- Phillipe Villiers de l’Isle Adam was the 44th Grand Master of the Order of Malta.
- He was still young when he left home in France to join the Order in Rhodes.
- He served as Grand Master from 1521 until his death in 1534.
- He oversaw the Order’s historic move from Rhodes to Malta.
Philippe Villiers de l’Isle Adam was born to a noble family in 1464 in Beauvais, France.
He joined the Order of Malta (still referred to then as the Order of St. John) when he was still young, probably arriving in Rhodes before the siege of 1480. He quickly distinguished himself as a capable military commander, sailor and diplomat.
Before becoming Grand Master, he held a number of other leadership positions in the Order, including Captain General of the Galleys, Seneschal of Rhodes and Head of the Langue of France.
He was elected Grand Master of the Order on January 22, 1521. In the same year, Suleiman II, the Turkish sultan, threatened invasion. Despite the new Grand Master’s attempts to fortify Rhodes’ defenses, Suleiman’s forces succeeded in taking the island.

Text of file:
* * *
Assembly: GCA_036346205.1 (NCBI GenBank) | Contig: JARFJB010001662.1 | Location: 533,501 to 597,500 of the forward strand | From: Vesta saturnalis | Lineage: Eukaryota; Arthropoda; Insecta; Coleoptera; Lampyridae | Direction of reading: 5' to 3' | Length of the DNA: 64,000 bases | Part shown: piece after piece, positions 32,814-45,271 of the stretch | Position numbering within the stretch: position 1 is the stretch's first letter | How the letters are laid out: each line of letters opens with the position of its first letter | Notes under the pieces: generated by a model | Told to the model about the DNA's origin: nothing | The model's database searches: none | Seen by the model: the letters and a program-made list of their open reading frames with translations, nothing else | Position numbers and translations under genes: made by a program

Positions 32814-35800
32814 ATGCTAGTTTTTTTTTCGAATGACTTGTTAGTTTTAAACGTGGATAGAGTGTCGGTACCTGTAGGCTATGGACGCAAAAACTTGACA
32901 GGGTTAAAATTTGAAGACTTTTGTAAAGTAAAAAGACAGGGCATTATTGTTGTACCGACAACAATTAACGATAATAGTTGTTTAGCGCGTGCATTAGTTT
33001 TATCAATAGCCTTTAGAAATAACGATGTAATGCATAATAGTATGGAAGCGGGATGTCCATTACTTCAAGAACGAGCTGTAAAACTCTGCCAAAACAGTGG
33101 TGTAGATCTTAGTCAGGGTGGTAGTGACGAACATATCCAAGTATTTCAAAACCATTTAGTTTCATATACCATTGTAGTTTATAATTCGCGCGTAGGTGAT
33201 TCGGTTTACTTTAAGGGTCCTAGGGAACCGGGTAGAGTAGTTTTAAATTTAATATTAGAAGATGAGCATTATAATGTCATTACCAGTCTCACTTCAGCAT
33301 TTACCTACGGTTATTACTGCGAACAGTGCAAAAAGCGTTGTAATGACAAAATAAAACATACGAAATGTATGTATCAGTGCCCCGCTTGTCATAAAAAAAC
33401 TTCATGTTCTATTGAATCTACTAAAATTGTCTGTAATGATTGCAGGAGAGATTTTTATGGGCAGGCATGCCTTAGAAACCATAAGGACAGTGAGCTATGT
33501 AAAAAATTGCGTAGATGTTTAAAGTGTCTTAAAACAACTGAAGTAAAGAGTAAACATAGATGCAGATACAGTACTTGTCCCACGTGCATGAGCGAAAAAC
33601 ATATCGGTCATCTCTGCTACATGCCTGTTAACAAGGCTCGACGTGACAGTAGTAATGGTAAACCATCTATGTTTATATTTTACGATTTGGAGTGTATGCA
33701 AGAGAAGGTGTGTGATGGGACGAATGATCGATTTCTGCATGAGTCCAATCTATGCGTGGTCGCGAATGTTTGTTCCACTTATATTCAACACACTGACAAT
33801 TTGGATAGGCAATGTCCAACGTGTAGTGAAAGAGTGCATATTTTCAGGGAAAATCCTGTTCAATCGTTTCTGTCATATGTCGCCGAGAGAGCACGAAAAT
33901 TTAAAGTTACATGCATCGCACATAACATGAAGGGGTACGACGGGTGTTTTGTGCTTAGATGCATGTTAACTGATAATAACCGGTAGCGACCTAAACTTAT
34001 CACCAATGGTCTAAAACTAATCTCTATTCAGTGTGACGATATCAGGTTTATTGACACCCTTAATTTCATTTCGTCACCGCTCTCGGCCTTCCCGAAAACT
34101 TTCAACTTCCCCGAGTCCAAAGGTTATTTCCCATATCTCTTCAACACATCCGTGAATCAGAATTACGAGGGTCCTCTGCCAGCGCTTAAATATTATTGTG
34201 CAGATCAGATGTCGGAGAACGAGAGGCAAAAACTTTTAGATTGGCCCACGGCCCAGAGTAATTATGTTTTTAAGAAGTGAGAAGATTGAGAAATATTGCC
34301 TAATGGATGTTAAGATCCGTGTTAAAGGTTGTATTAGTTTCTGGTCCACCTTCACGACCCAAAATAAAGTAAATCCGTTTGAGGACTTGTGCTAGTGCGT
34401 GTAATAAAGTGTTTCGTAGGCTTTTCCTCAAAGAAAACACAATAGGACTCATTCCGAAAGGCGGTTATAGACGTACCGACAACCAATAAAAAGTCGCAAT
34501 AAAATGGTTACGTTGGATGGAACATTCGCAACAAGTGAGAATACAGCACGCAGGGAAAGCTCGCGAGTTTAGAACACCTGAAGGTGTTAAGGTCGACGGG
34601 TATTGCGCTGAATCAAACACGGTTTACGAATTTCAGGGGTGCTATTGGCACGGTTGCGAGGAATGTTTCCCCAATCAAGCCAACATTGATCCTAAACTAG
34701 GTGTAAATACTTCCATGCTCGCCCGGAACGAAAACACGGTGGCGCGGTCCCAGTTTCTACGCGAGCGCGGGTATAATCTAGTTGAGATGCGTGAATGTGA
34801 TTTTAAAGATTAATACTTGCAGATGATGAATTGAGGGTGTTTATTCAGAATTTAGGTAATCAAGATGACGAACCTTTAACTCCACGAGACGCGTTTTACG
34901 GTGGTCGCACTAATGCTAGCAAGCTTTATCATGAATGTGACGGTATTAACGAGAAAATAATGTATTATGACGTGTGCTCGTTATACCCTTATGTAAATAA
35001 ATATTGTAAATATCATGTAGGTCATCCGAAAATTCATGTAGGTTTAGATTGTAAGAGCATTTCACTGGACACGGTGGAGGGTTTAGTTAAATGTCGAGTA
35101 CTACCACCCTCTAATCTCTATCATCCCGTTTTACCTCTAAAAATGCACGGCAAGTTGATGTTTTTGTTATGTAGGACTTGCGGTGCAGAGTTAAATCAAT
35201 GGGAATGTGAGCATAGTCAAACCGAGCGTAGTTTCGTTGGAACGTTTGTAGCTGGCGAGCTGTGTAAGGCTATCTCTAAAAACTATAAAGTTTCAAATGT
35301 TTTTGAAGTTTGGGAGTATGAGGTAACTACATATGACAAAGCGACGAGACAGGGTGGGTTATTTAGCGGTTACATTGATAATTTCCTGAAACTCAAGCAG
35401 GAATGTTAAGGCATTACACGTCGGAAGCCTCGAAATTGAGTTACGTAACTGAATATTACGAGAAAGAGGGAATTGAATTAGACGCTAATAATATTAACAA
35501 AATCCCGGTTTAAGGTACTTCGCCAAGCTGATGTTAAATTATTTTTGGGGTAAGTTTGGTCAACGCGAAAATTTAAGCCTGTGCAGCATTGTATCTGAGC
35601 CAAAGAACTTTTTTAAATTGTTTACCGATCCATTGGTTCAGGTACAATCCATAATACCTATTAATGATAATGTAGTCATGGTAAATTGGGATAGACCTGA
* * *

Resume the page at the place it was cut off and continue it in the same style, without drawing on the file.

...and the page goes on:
Following this devastating loss, l’Isle Adam and the Knights of the Order left Rhodes with full honors of war in search of a new headquarters. This search lasted eight years, during which
l’Isle Adam never gave up hope of returning to Rhodes.
Finally, in 1530, Holy Roman Emperor Charles V granted the Order the Maltese islands. The concession of Malta did not please everyone within the Order, particularly its knights from France. But, a practiced diplomat, l’Isle Adam succeeded in winning over the disgruntled French knights. The Order sailed into the harbor of Malta on October 26, 1530.
While l’Isle Adam’s magistry witnessed a number of naval expeditions and the historic move of the Order to Malta, it also witnessed King Henry VIII’s break with the Catholic Church in January 1534 and the merciless persecution of Catholics in England that followed. The Order’s surviving English knights fled to Malta seeking asylum.
By this point, l’Isle Adam was an old man whose health was increasingly weak. Just months later, in August 1534, he died of a violent fever. He was buried in Fort St. Angelo, while his heart was placed in the Convent of St. Mary of Jesus in Valletta. His remains were later brought to St. John’s Co-Cathedral, which the Order built in Valletta between 1572 and 1577.